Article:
Page is loading...


Barnes & Thornburg LLP's Toxic Tort Practice Update - Fall 2013

October 29, 2013 Atlanta | Chicago | Columbus | Los Angeles | Elkhart | Delaware | South Bend | Grand Rapids | Fort Wayne | Minneapolis | Indianapolis

Welcome to the Fall 2013 edition of the Toxic Tort Practice Update, an e-publication created by the attorneys in Barnes & Thornburg LLP's Toxic Tort group that will keep you up-to-date on a number of topics of interest.

The Scarlet Letter: Asbestos Litigation for the New or Low-Profile Defendant
By Ken Gorenberg 

There seems to be no end to asbestos litigation as it ensnares more and more companies along the way, bankrupting some. Read more about several measures a new or low-profile defendant can employ to manage the business problem of asbestos litigation.

Rethinking Preemption in the Defense of Aerosol Cans (And Other DOT-Regulated Containers)
By Dean Barnhard

Billions of self-pressurized aerosol cans are made and sold in the United States every year, and they contain and dispense thousands of different kinds of products — an almost infinite variety of different personal hygiene products, paints, solvents, lubricants, pharmaceuticals, confections, cleaning supplies, and novelty items. They are ubiquitous in modern society. But when aerosol can accidents happen, the consequences may be severe.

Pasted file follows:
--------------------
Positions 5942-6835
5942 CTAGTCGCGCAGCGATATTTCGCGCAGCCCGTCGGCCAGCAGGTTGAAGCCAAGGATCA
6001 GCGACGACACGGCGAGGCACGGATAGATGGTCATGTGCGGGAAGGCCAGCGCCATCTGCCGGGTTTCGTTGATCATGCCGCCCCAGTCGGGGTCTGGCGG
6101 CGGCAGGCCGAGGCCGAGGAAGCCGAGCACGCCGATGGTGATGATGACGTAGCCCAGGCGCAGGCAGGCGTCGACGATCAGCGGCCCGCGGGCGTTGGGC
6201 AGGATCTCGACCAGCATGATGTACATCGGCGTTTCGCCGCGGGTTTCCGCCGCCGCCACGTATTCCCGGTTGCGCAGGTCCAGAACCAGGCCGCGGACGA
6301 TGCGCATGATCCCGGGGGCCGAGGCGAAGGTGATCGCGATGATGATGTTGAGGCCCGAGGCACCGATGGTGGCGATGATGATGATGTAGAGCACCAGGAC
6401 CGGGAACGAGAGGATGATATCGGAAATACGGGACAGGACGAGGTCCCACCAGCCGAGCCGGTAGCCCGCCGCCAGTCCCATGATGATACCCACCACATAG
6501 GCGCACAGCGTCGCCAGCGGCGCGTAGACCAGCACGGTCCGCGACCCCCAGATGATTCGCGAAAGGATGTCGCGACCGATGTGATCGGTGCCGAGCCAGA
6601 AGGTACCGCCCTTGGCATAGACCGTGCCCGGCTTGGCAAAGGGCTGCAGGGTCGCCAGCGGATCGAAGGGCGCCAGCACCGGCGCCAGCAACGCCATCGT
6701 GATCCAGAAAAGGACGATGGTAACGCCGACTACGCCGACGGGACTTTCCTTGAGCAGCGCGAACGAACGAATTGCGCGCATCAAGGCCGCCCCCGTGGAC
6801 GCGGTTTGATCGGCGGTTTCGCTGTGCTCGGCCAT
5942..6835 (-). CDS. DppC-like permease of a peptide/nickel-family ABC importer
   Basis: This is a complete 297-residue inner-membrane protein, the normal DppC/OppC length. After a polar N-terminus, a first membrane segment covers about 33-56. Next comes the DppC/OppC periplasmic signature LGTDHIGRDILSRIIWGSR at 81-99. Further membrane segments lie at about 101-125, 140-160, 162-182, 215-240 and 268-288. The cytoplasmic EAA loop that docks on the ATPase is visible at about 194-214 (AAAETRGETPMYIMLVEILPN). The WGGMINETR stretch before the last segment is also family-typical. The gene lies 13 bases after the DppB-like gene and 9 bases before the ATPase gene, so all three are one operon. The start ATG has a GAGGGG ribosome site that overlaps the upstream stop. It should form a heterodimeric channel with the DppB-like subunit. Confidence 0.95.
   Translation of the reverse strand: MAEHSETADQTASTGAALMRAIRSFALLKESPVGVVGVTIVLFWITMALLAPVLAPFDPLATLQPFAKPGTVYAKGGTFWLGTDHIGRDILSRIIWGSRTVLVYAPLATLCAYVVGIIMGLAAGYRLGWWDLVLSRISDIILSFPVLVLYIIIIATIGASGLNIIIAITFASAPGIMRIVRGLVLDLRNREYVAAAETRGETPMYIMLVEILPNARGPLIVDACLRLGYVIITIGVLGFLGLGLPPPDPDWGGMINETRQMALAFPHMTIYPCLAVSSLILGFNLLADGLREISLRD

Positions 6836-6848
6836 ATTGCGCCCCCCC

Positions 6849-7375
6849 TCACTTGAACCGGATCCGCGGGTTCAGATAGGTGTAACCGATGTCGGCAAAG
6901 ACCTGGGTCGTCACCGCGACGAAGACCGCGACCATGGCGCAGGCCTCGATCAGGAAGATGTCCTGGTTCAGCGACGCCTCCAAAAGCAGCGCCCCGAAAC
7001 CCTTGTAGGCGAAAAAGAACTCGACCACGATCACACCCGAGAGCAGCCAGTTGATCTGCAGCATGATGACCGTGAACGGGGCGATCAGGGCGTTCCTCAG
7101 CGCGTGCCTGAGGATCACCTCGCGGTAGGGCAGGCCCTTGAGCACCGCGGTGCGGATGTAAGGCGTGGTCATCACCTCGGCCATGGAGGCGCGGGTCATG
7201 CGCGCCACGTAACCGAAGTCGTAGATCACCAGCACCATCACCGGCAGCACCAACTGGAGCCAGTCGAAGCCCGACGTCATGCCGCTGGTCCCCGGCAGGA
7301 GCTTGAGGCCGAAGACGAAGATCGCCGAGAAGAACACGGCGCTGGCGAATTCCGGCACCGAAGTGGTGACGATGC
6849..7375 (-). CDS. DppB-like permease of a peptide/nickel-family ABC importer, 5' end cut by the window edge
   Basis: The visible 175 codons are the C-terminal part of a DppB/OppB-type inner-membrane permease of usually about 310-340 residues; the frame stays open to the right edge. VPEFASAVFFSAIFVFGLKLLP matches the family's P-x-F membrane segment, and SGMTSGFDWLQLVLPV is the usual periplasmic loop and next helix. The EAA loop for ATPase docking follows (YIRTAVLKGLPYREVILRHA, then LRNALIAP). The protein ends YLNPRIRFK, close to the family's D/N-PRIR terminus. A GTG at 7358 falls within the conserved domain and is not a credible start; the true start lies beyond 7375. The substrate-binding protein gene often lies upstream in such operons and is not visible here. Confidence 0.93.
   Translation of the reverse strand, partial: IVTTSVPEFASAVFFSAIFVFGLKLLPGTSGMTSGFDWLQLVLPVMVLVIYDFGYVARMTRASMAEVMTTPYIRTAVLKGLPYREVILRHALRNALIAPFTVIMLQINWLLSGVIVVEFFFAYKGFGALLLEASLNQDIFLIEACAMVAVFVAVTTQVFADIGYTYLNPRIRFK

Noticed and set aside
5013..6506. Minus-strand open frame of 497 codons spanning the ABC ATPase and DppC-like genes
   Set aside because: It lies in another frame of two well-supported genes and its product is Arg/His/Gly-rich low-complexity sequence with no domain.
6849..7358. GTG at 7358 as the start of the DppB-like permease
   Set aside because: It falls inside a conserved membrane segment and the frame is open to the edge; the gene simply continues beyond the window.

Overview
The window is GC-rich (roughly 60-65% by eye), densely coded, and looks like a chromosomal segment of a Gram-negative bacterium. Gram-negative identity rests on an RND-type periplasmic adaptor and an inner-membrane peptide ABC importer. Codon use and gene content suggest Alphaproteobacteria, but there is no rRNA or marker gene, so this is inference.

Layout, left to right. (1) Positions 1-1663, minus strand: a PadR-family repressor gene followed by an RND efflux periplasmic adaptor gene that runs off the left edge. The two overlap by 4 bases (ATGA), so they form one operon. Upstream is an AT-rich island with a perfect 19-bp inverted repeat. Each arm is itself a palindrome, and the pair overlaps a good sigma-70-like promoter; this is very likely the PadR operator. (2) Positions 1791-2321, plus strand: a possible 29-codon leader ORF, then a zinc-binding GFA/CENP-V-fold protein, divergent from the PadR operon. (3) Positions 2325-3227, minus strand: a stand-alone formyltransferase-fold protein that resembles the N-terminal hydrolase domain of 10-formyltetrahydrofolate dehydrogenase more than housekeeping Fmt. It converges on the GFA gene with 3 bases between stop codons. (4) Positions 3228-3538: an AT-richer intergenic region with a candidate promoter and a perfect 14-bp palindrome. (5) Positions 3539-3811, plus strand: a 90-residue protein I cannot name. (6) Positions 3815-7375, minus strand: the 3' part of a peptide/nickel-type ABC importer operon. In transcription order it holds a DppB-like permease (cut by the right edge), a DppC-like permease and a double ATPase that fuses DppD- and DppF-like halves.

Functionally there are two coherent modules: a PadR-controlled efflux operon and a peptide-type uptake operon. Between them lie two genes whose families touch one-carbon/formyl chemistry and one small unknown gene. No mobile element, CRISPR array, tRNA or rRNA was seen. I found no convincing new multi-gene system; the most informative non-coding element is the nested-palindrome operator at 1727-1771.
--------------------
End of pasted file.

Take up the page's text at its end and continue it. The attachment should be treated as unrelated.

The Importance of Identifying Jurors with Reservations about Science 
By Dennis P. Stolle, PhD; Christina A. Studebaker, PhD, MLS; and David C. Bartholomew

It will come as no surprise to most trial lawyers that the higher a juror’s level of education and the more math and science courses the juror has taken, the better chances are that the juror will comprehend complex scientific evidence. But education is not the only piece to consider in selecting a jury. Peer-reviewed research confirms that jurors who expressed reservations about the value of science before hearing the trial evidence tended to have difficulty comprehending scientific evidence — independent of a juror’s education level. Read more about the importance of identifying potential jurors with negative attitudes about science during voire dire 

About Us

Barnes & Thornburg's skilled litigators and trial lawyers have experience in defending claims involving a wide range of chemical substances in all types of cases, including environmental contamination, product-related mass torts and putative class actions, individual personal injury claims, property damage claims and crop loss cases. We have defended industrial and chemical manufacturers in all 50 states and have experience in state and federal trial and appellate courts across the country.

For more information about our Toxic Tort Practice Group, contact Joseph G. Eaton at joe.eaton@btlaw.com or 317-231-7705; or Denise A. Lazar at denise.lazar@btlaw.com or 312-214-4816.

© 2013 Barnes & Thornburg LLP. All Rights Reserved. This page, and all information on it, is proprietary and the property of Barnes & Thornburg LLP. It may not be reproduced, in any form, without the express written consent of Barnes & Thornburg.

This Barnes & Thornburg LLP publication should not be construed as legal advice or legal opinion on any specific facts or circumstances. The contents are intended for general informational purposes only, and you are urged to consult your own lawyer on any specific legal questions you may have concerning your situation.


Do you want to receive more valuable insights directly in your inbox? Visit our subscription center and let us know what you're interested in learning more about.

View Subscription Center
Trending Connect
We use cookies on this site to enhance your user experience. By clicking any link on this page you are giving your consent for us to use cookies.